New chairman of SPCA promises to sustain the ‘Pacific way’ of cruising

Viliami Takau has taken over the role at the South Pacific Cruise Alliance from outgoing chairman Bud Gilroy

New chairman of SPCA promises to sustain the ‘Pacific way’ of cruising

South Pacific Cruise Alliance

Takau (centre back) with members of SPCA at Seatrade Cruise Global 2024

By Laura Hyde |

Viliami Takau, the new chairman of the South Pacific Cruise Alliance (SPCA), has promised to sustain the ‘Pacific way’ of cruising, as he takes over from outgoing chairman, Bud Gilroy.  

Founded in 2011, SPCA represents 10 South Pacific islands states and territories, including American Samoa, Cook Islands, Fiji, Kingdom of Tonga, New Caledonia, Pitcairn, Samoa, The Islands of Tahiti (French Polynesia), Vanuatu and Wallis and Futuna. It works with the New Zealand Cruise Association, the Australia Cruise Association, the regional office of Cruise Lines International Association and the Pacific Tourism Organisation to optimise cruise operations and itineraries in the region. 

 South Pacific Cruise Alliance Map

The South Pacific Cruise Alliance represents 10 South Pacific islands states and territories

In recent years the number of cruise stopovers in the region has increased and now accounts for up to eight per cent of the global total. Almost 40 cruise lines sailing 100 ships offer itineraries in the region, which includes several hundred secluded islands and atolls, and 40 per cent of the planet’s coral reefs.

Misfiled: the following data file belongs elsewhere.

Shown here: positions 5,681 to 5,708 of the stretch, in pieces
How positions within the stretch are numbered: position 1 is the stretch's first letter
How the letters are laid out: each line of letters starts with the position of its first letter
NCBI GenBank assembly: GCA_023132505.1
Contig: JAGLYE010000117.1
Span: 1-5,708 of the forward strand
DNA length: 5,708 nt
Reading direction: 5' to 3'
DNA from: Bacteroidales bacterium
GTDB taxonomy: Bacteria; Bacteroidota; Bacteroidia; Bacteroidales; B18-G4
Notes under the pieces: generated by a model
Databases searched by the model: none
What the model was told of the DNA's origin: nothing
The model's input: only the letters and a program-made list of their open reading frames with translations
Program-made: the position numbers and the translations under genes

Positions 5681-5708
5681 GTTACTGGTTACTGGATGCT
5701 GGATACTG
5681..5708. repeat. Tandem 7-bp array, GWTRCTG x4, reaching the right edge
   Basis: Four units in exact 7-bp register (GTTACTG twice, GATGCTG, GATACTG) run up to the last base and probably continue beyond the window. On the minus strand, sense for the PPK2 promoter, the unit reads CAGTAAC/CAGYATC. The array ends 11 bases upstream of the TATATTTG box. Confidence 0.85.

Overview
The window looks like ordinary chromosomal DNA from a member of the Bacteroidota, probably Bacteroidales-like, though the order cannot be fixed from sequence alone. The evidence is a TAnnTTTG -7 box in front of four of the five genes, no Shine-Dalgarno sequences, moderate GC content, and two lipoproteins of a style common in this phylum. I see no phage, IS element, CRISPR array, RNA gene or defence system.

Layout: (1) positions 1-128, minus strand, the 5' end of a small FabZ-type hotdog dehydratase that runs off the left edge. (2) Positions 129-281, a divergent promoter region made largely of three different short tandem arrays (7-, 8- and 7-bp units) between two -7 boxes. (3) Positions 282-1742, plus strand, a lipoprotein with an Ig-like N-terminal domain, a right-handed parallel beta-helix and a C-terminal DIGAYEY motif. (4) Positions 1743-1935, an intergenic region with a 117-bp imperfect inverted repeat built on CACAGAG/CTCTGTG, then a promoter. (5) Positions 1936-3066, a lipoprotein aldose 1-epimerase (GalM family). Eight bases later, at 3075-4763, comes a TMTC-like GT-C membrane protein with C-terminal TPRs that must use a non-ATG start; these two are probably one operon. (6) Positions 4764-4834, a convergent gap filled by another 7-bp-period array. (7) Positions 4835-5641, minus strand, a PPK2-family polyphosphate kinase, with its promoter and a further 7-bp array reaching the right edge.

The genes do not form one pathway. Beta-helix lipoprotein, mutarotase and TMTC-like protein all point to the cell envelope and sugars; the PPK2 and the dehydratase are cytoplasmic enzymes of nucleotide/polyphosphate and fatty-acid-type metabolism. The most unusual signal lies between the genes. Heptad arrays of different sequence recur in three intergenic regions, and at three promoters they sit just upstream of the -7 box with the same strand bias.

“In 2023, we exceeded 2019’s business levels overall; shipowners have clearly understood the benefits of investing in this region and offering their customers our unique destinations,” said Gilroy, who served as chairman from 2020-2024. “We’re causing a stir. Crews, managers, and passengers are falling in love with our islands, our way of life and our people. The regional forum dedicated to cruises that we organised in Tahiti in October 2023 clearly demonstrated the potential of maritime tourism for our territories and cultures, which are above all sea oriented. I believe that we have a balance sheet and a good basis to build on until 2030.” 

With cruise visitor numbers to the region returning to pre-pandemic levels, Takau aims to continue promoting cruising as a form of travel that enables people to reconnect with nature and discover different cultures. 

“Beyond the region’s constantly evolving operations, we need to forge medium- and long-term partnerships, so that it’s not just visitors who arrive by sea, but friends, supporters and guests who contribute to and participate in the daily lives of South Sea Islands families during stopovers,” said Takau, who is also CEO for the Tonga Ministry of Tourism.  

“Millennia-old traditions and intimate links the great ocean can be shared when they are respected. The notions of sharing and mutual respect are at the heart of the experience that passengers approaching our islands will have. We are, and will continue to be, increasingly professional and aware of the challenges and expectations of shipowners. We are also attuned to the needs of the cruise industry, many segments of which will find it in their interests to make a lasting commitment to our destinations.” 

Read more about SPCA and its work in the latest issue of Cruise & Ferry Review. 

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